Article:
The Scottish National Gallery is located within the Princes Street Gardens. Opened in 1859 in an imposing neoclassical building, the gallery houses an excellent collection of paintings by “Old Masters,” including many that relate to Scottish history. Admission is free.
The galleries inside are a manageable size, not overwhelming like some of those in London or New York. We wandered the full collection, stopping to look at the paintings that caught our eyes.
This very precise painting is The interior of St. Bravo’s Church, painted in 1648, by Peiter Jansz Saeredam.
We both noticed that the artist’s signature on that painting features a small cartoony drawing, almost reminiscent of modern graffiti.
Josie was drawn to the lively characters in A Jeering Crowd, a fragment of a larger painting called Mocking of Christ, painted between 1485 and 1490 by Hans Memling.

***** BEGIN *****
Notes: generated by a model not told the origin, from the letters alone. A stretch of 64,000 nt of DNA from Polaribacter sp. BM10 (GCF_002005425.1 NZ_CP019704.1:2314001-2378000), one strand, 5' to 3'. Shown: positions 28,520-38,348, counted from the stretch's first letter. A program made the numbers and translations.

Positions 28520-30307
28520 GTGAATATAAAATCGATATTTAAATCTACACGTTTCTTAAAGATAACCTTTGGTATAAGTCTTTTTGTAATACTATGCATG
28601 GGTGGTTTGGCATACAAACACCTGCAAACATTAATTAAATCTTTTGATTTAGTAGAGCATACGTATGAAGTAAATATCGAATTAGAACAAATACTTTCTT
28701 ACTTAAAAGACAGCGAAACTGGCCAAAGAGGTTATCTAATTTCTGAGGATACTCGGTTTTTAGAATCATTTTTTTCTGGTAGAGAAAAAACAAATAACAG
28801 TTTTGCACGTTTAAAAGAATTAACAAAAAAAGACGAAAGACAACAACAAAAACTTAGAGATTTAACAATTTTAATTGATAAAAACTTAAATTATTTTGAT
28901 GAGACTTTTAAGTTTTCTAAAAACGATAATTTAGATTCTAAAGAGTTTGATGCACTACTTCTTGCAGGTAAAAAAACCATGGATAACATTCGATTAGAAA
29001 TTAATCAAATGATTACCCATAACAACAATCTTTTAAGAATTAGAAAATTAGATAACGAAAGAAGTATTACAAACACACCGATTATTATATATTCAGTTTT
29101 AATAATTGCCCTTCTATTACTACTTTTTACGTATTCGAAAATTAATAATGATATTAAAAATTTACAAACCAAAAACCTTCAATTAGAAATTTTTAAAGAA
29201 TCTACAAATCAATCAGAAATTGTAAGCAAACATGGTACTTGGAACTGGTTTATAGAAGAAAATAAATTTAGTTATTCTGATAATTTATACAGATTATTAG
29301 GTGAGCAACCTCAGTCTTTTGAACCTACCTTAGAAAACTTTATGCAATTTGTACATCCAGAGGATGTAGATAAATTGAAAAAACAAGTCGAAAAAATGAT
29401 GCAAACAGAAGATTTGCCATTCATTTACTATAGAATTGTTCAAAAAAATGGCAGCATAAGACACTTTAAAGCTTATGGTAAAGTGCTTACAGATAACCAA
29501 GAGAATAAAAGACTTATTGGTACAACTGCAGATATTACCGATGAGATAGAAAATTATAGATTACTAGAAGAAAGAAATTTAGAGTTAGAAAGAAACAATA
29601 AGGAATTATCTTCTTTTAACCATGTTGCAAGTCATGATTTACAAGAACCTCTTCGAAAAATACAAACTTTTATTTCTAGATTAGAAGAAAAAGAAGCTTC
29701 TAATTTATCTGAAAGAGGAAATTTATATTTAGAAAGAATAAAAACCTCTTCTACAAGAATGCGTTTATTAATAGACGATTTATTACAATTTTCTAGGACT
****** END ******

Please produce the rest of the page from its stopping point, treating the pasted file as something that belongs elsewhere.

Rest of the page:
This painting is titled The Murder of David Rizzo. It was painted in 1833 by Sir William Allen and portrays historical events that took place in a room at Holyrood Palace that we’d visited only a few days before visiting this gallery.
We also found a small slice of home, even if it was a view from the US. This painting is Niagara Falls, From the American Side by Frederic Edwin Church, painted in 1867.
Finally, the most immediately recognizable painting we came across was one of Rembrandt’s self-portraits, this one completed around 1657 when he was aged 51. It was great to have a chance to inspect the brushstrokes and details up close without any crowds.
Just outside the National Gallery, in the Princes Street Gardens, the views of Edinburgh Castle were as impressive as ever.
A modest Ferris wheel unexpectedly appeared in the park partway through our visit to the city. Summer has arrived in Edinburgh!